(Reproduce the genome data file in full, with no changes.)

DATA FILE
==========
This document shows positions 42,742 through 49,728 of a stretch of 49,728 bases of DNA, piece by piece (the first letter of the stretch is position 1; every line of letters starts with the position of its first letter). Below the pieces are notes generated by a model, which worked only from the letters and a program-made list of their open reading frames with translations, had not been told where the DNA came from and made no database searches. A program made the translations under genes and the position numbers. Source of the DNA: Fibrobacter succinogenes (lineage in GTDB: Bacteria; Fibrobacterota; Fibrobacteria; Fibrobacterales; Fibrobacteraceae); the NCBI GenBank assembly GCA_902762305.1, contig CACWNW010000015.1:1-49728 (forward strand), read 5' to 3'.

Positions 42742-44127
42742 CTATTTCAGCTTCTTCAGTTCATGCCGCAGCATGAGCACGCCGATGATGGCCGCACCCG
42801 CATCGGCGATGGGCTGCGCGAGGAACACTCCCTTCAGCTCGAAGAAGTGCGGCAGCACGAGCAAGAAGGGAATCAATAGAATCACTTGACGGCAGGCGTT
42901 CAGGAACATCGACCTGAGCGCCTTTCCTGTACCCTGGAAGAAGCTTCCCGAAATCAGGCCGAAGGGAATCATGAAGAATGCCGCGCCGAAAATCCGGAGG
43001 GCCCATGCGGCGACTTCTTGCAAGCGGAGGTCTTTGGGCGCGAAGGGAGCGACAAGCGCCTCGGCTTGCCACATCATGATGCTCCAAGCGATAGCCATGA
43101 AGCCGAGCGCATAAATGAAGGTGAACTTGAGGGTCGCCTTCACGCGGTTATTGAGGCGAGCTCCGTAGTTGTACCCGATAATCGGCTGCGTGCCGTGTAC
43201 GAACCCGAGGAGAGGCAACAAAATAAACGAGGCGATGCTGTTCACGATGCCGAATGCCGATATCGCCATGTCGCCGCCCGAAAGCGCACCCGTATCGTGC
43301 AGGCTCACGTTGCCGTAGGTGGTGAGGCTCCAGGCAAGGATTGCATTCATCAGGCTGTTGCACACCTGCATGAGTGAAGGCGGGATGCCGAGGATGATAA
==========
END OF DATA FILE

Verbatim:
This document shows positions 42,742 through 49,728 of a stretch of 49,728 bases of DNA, piece by piece (the first letter of the stretch is position 1; every line of letters starts with the position of its first letter). Below the pieces are notes generated by a model, which worked only from the letters and a program-made list of their open reading frames with translations, had not been told where the DNA came from and made no database searches. A program made the translations under genes and the position numbers. Source of the DNA: Fibrobacter succinogenes (lineage in GTDB: Bacteria; Fibrobacterota; Fibrobacteria; Fibrobacterales; Fibrobacteraceae); the NCBI GenBank assembly GCA_902762305.1, contig CACWNW010000015.1:1-49728 (forward strand), read 5' to 3'.

Positions 42742-44127
42742 CTATTTCAGCTTCTTCAGTTCATGCCGCAGCATGAGCACGCCGATGATGGCCGCACCCG
42801 CATCGGCGATGGGCTGCGCGAGGAACACTCCCTTCAGCTCGAAGAAGTGCGGCAGCACGAGCAAGAAGGGAATCAATAGAATCACTTGACGGCAGGCGTT
42901 CAGGAACATCGACCTGAGCGCCTTTCCTGTACCCTGGAAGAAGCTTCCCGAAATCAGGCCGAAGGGAATCATGAAGAATGCCGCGCCGAAAATCCGGAGG
43001 GCCCATGCGGCGACTTCTTGCAAGCGGAGGTCTTTGGGCGCGAAGGGAGCGACAAGCGCCTCGGCTTGCCACATCATGATGCTCCAAGCGATAGCCATGA
43101 AGCCGAGCGCATAAATGAAGGTGAACTTGAGGGTCGCCTTCACGCGGTTATTGAGGCGAGCTCCGTAGTTGTACCCGATAATCGGCTGCGTGCCGTGTAC
43201 GAACCCGAGGAGAGGCAACAAAATAAACGAGGCGATGCTGTTCACGATGCCGAATGCCGATATCGCCATGTCGCCGCCCGAAAGCGCACCCGTATCGTGC
43301 AGGCTCACGTTGCCGTAGGTGGTGAGGCTCCAGGCAAGGATTGCATTCATCAGGCTGTTGCACACCTGCATGAGTGAAGGCGGGATGCCGAGGATGATAA